10 Tips for A Safe Thanksgiving Dinner

Chow on 11.21.12
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So much of the joy of Thanksgiving is the sharing of food with family and friends. That means lots of people helping out in the kitchen. Sometimes it's hard to keep track of what is going on and to maintain a high level of hygiene that is so important, especially surrounding the preparation of the turkey. Here are a few pointers that are mostly common sense, but are things that can fall by the wayside during the rush to get the dinner prepared.

Perhaps the biggest source of Thanksgiving illness comes from the stuffing. Many people choose not to stuff the turkey at all for that very reason, but if you do, remember that the  temperature must reach 165F for the turkey to be safe to eat. Be smart and use a thermometer, rather than guessing. My mother always pokes the turkey and says it's done when the juices run clear, rather than pink, but it really isn't a good enough way to do it. We've never had a problem with salmonella because she overcooks her turkey so much because of her food poisoning fears. Really, a thermometer is easier. Remove the stuffing entirely before you begin to carve the turkey.

1. Wash Your Hands Frequently

Always wash your hands thoroughly before handling food of any kind. Remember to wash them every time you touch raw poultry-and I mean every time.

2. Remove Innards Right Away

If your turkey is fresh, remove the innards right away and rinse out the cavity with cold water. Pat dry with paper towels. Keep it refrigerated until you are ready to stuff it.

3. Defrost the Turkey in the Refrigerator

If your turkey is frozen, defrost it in the refrigerator not on the kitchen counter (or the bathtub) where bacteria can grow. Give it at least a day, preferably two for defrosting to be ready to cook. We've all heard the stories about showing up for dinner to find the host defrosting the turkey with a hairdryer, well, at least my aunt did that once. Don't let it happen to you.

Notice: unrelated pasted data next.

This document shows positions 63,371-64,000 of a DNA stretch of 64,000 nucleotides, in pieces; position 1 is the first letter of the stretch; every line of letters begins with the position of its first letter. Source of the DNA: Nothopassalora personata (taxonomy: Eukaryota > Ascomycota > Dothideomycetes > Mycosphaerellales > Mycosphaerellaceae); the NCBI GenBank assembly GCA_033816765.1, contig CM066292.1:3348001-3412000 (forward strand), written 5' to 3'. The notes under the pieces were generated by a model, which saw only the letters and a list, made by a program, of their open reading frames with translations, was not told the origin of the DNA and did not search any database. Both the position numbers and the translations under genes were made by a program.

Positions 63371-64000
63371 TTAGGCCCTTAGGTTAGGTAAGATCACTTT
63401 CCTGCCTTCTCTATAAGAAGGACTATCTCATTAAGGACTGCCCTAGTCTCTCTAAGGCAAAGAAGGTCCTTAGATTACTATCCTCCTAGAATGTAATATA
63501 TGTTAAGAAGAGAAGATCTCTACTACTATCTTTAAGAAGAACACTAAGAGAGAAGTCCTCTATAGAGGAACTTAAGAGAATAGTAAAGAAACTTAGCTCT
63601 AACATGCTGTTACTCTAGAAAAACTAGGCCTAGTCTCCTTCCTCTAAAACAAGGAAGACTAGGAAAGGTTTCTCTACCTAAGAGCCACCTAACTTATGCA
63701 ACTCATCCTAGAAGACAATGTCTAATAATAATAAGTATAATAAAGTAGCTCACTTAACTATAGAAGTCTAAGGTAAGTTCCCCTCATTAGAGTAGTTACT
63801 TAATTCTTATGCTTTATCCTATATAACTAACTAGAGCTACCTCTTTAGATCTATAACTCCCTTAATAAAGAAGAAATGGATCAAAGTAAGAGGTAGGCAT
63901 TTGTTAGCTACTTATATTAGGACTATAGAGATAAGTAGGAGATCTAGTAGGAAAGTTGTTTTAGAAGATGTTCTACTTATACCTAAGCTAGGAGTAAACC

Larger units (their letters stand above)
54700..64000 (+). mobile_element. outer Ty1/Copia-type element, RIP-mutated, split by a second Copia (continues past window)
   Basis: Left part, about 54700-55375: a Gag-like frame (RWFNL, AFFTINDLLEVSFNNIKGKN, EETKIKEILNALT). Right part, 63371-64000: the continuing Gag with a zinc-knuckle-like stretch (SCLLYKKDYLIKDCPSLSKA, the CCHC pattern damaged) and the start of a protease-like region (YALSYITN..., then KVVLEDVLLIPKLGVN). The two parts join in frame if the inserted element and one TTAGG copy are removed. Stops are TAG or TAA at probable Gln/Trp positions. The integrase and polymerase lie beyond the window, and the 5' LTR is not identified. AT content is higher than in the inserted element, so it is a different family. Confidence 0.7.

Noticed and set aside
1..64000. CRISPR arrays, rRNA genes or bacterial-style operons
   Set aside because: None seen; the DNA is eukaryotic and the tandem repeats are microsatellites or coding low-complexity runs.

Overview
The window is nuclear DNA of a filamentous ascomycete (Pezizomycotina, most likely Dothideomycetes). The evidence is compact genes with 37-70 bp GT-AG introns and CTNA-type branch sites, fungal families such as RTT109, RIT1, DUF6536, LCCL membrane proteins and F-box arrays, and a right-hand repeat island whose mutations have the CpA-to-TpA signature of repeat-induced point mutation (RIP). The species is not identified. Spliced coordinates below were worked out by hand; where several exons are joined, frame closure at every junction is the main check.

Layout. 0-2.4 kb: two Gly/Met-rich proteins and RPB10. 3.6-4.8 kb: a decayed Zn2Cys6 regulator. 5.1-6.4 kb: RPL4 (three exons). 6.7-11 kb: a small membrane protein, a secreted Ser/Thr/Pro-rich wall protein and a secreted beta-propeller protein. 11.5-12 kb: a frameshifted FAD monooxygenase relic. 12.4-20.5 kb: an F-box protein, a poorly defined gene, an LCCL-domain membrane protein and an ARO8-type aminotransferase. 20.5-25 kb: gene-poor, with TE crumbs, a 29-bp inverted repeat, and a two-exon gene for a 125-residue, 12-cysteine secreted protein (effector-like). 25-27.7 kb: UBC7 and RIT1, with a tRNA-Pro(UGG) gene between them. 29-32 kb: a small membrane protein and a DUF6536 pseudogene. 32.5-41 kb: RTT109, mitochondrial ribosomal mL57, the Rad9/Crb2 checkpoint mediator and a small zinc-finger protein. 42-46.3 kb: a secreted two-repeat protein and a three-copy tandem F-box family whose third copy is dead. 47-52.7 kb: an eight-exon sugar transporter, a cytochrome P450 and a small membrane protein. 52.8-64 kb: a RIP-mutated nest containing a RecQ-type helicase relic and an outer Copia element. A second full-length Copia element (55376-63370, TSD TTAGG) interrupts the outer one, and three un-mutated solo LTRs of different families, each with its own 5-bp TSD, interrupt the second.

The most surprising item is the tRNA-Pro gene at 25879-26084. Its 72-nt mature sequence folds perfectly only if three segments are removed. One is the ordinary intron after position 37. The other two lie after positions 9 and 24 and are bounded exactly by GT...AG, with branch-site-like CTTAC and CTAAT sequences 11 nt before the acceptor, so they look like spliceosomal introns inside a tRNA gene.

4. Never Pre-stuff Your Turkey

Never, ever pre-stuff the turkey. The bread will absorb the liquid in the cavity and will become contaminated. It won't taste bad but you'll certainly find out about it later.

5. Cover Cuts and/or Sores

If you have any cuts or sores on your hands, make sure they are completely covered. This not only keeps you from contaminating the turkey, but also prevents infection in your wound. Be careful stuffing the turkey as there are often sharp bone ends and you can easily cut yourself.

6. Keep the Cutting Board Clean

If you can, have a cutting board which you only use for poultry. Be sure to wash the board thoroughly with warm soapy water the instant your are finished with it. Letting it sit on the counter, while you do another task, increases the chance that you or someone helping out in the kitchen will put some other food on it thereby transferring bacteria.

7. Wash Knives Regularly

Same rule goes for knives. If the knife is sitting on the counter, chances are someone has already used it. My husband always picks up a knife from the counter and uses it to slice some cheese or bread, which makes me nuts. Now I circumvent this by washing the knife as soon as I'm finished using it. Unless you take a knife straight from the drawer, wash it.

8. Keep Your Work Surface Clean

Clean up as you go. This gives you more working space and you are less likely to put food on a plate or bowl that has been in contact with raw poultry, or the counter where the wet packaging has sat.

9. Refrigerate Leftovers Promptly

Once dinner is over, make sure the leftover meat, stuffing, and the carcass are promptly refrigerated in separate containers. Never put cooked meat on a platter that held the raw poultry. The turkey will last for a few days in the refrigerator, but the stuffing should be used the next day, if possible. Never leave any stuffing in the carcass

10. Keeping Dishes and Counter Tops Clean

Use a cloth that is designated for dishes and counter tops only. Nothing makes me gag faster than watching someone take a dishcloth and wipe up a spill from the kitchen floor. If someone helping out in your kitchen does this, replace it with a clean one right away.

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